The EU’s biggest oil producer has taken a huge step: It’s ending oil production by 2050

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The EU’s biggest oil producer has taken a huge step: It’s ending oil production by 2050

Denmark has just taken a significant step to lead the world on addressing climate change. The country announced that it will phase out all oil and gas exploration contracts in the North Sea by 2050. It’s the first major oil-producing country to take such a big step.

Following a December 3 vote, the Danish parliament has issued a near-total ban on companies receiving new licenses to hunt for and extract oil. The agreement will also cancel an eighth round of licensing that was set to occur. Licenses that were issued before the vote will be honored until 2050.

“We’re the European Union’s biggest oil producer and this decision will therefore resonate around the world,” Danish climate minister Dan Jorgensen said on Thursday.

The move to end oil and gas contracts by 2050 is not going to be cheap as it’s estimated to cost Denmark $2.1 billion, but the country appears ready to foot the bill. “It’s a tough decision, it’s an expensive decision, but it’s the right decision,” Jorgensen told the Washington Post.

Denmark has been extracting oil and gas from the North Sea since 1972. Tax revenue from oil and gas production has greatly benefited its economy, helping to build the Danish welfare state that takes care of its citizens across their lifetimes.

But ending oil and gas extraction and exploration, experts say, is the only way Denmark can meet the European Union’s climate pledge. In October, the European Union voted to cut greenhouse gas emissions by 60 percent from 1990s levels by 2030.

The decision, which passed overwhelmingly, increased the bloc’s pledge to the 2016 Paris Agreement, signaling Europe’s serious commitment to ending the climate emergency.

Denmark’s plans put the country in line with regional targets.

“It’s taking a measure that will probably ensure that Denmark can meet this goal within the EU of reducing emissions to the point where they can pursue carbon neutrality by 2050,” Wil Burns, professor and co-director of the Institute for Carbon Removal Law & Policy at American University, told me. “And this is the only way they could effectuate that.”

Climate demonstrators gather around Parliament during the opening day on October 6, 2020, in Copenhagen, Denmark.
Ole Jensen/Getty Images

The vote also came due to increased pressure at home. Copenhagen, the Danish capital city, announced plans in late 2019 to become the first carbon-neutral capital in the world, achieving net-zero carbon emissions by 2025.

And as Reuters reported in June, the Danish Council on Climate Change, an independent body that advises Denmark’s government, called for an end to oil and gas activities to salvage the credibility of Denmark as a leader in the fight against climate change.

“A Danish halt for further exploration in the North Sea could send a strong signal in international climate politics and may even encourage other countries to follow suit,” the council said at the time.

The international environmental activist organization Greenpeace expressed their support for the decision on Twitter, heralding the move as a “landmark decision.”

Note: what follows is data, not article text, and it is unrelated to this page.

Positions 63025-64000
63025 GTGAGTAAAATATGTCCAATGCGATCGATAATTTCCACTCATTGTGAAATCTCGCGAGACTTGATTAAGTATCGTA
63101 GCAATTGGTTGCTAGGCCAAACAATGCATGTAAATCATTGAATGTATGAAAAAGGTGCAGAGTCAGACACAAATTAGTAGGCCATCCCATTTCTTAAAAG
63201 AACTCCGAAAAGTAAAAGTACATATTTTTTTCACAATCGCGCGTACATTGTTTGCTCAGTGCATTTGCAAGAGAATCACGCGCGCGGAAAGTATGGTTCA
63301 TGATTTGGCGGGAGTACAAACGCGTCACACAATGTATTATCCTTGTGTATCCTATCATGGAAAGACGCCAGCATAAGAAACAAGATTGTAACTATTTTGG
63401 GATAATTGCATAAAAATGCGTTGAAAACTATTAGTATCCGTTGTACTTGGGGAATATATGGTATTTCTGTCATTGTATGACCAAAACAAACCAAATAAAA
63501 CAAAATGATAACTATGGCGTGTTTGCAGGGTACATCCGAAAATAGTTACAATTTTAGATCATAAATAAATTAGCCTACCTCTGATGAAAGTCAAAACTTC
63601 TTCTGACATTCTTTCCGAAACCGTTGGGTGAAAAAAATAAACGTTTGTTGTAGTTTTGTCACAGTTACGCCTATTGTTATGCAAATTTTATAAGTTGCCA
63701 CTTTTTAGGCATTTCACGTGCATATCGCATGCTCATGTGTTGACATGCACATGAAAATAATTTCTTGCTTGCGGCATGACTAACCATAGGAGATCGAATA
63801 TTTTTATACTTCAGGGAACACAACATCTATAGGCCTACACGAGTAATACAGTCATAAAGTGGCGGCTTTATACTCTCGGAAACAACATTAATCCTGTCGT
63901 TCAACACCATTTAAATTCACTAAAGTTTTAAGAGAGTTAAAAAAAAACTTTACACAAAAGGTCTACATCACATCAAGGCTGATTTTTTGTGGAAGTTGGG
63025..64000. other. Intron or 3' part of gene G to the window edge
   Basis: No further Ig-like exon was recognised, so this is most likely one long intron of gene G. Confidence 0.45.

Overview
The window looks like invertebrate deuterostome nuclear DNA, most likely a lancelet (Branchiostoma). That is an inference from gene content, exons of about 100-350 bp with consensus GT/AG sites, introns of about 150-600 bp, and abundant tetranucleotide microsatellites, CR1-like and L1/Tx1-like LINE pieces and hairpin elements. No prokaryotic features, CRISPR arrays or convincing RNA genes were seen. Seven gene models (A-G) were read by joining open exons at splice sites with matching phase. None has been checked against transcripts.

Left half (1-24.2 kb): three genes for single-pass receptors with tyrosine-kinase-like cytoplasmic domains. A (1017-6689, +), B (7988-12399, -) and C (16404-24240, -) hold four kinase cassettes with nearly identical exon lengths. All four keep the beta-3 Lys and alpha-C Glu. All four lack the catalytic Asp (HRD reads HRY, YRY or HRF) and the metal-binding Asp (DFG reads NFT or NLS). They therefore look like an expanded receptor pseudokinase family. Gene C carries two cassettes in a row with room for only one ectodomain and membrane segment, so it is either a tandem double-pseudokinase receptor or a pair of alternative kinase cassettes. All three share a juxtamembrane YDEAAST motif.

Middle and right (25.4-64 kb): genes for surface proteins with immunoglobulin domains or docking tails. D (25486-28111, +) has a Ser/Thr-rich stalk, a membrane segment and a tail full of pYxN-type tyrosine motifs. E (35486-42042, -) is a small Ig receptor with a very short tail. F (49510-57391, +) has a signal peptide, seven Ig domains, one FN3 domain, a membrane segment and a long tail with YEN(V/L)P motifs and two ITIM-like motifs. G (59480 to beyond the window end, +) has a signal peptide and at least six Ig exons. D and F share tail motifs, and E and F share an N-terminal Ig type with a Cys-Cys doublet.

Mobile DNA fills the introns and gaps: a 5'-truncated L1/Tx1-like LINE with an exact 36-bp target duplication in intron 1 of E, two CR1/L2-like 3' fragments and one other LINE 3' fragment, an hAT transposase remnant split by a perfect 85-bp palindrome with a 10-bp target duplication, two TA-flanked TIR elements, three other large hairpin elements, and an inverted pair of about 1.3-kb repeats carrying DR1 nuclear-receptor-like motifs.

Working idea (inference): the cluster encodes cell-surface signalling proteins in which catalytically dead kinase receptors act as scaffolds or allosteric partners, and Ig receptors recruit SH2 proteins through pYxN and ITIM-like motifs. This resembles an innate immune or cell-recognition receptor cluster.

Ending oil production by 2050 has been welcomed — and criticized

The move was also hailed by EU government officials including Finnish Minister of the Environment and Climate Krista Mikkonen, who applauded the decision via Twitter saying that the world needs more leaders on climate change.

Some other environmental groups were also happy. “This is a huge victory for the climate movement,” Helene Hagel of Greenpeace Denmark said in a statement. She added that Denmark has “a moral obligation to end the search for new oil to send a clear signal that the world can and must act to meet the Paris Agreement and mitigate the climate crisis.”

Swedish climate activist Greta Thunberg was far less impressed, though, tweeting that the decision means Denmark will continue extracting oil and gas for another 30 years.

Denmark’s decision shows that Paris and regional and national commitments to reducing emissions are starting to have some real impact — and that’s good.

As the top oil producer in the European Union, Denmark’s move is significant, but other oil producing nations must take a similar pledge if there’s any hope of achieving the Paris Agreement’s target of limiting warming to 2 degrees Celsius.

“You’re going to need a lot of other countries, especially major oil and gas producers, to step up,” Burns told me. “Norway and the UK both feel pressured to remain leaders on pursuing the climate agenda.”

While the UK and Norway are both major oil-producing countries and located outside the EU, the desire to lead on climate change could push the nations to make stronger commitments.

On December 3, the UK announced ambitious plans to cut emissions by 68 percent compared to 1990 levels by 2030. A report also calls on UK oil and gas firms to phase out production in the North Sea and make the transition to renewable energy sources. Peer pressure could also help further pave the way.

Neighboring Norway, Burns noted, is a much larger producer of fossil fuels, so a commitment to end oil and gas extraction would be a much more dramatic step for that country to take.

“If the US, this year or next year, starts to return as a positive force on climate, that along with measures like this one from Denmark might put pressure on other countries to do so,” Burns said.

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